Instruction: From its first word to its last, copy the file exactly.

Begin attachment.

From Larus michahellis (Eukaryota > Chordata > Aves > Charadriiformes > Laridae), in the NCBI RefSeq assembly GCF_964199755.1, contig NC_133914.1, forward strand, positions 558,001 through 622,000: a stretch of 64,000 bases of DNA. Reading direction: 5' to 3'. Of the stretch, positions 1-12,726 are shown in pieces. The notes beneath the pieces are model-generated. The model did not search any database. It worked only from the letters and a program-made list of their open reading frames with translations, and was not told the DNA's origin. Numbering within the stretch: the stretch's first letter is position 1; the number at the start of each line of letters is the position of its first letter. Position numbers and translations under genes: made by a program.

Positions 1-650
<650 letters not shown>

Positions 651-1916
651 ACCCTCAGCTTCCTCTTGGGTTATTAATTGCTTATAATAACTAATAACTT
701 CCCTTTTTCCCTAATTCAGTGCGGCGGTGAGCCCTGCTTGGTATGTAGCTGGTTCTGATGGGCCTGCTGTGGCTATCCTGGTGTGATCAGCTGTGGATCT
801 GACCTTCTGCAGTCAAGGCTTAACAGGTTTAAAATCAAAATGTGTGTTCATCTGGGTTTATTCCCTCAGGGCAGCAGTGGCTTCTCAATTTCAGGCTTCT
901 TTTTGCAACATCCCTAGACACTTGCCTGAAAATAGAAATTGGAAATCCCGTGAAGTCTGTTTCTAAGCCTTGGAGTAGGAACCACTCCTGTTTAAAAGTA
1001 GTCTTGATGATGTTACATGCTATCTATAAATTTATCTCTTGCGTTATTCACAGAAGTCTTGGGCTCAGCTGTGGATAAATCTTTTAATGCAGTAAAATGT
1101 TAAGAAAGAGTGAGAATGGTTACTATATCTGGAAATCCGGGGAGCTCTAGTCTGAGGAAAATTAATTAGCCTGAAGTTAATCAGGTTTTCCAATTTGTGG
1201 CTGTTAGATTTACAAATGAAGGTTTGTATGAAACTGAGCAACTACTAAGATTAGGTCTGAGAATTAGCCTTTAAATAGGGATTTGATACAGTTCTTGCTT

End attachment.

From Larus michahellis (Eukaryota > Chordata > Aves > Charadriiformes > Laridae), in the NCBI RefSeq assembly GCF_964199755.1, contig NC_133914.1, forward strand, positions 558,001 through 622,000: a stretch of 64,000 bases of DNA. Reading direction: 5' to 3'. Of the stretch, positions 1-12,726 are shown in pieces. The notes beneath the pieces are model-generated. The model did not search any database. It worked only from the letters and a program-made list of their open reading frames with translations, and was not told the DNA's origin. Numbering within the stretch: the stretch's first letter is position 1; the number at the start of each line of letters is the position of its first letter. Position numbers and translations under genes: made by a program.

Positions 1-650
<650 letters not shown>

Positions 651-1916
651 ACCCTCAGCTTCCTCTTGGGTTATTAATTGCTTATAATAACTAATAACTT
701 CCCTTTTTCCCTAATTCAGTGCGGCGGTGAGCCCTGCTTGGTATGTAGCTGGTTCTGATGGGCCTGCTGTGGCTATCCTGGTGTGATCAGCTGTGGATCT
801 GACCTTCTGCAGTCAAGGCTTAACAGGTTTAAAATCAAAATGTGTGTTCATCTGGGTTTATTCCCTCAGGGCAGCAGTGGCTTCTCAATTTCAGGCTTCT
901 TTTTGCAACATCCCTAGACACTTGCCTGAAAATAGAAATTGGAAATCCCGTGAAGTCTGTTTCTAAGCCTTGGAGTAGGAACCACTCCTGTTTAAAAGTA
1001 GTCTTGATGATGTTACATGCTATCTATAAATTTATCTCTTGCGTTATTCACAGAAGTCTTGGGCTCAGCTGTGGATAAATCTTTTAATGCAGTAAAATGT
1101 TAAGAAAGAGTGAGAATGGTTACTATATCTGGAAATCCGGGGAGCTCTAGTCTGAGGAAAATTAATTAGCCTGAAGTTAATCAGGTTTTCCAATTTGTGG
1201 CTGTTAGATTTACAAATGAAGGTTTGTATGAAACTGAGCAACTACTAAGATTAGGTCTGAGAATTAGCCTTTAAATAGGGATTTGATACAGTTCTTGCTT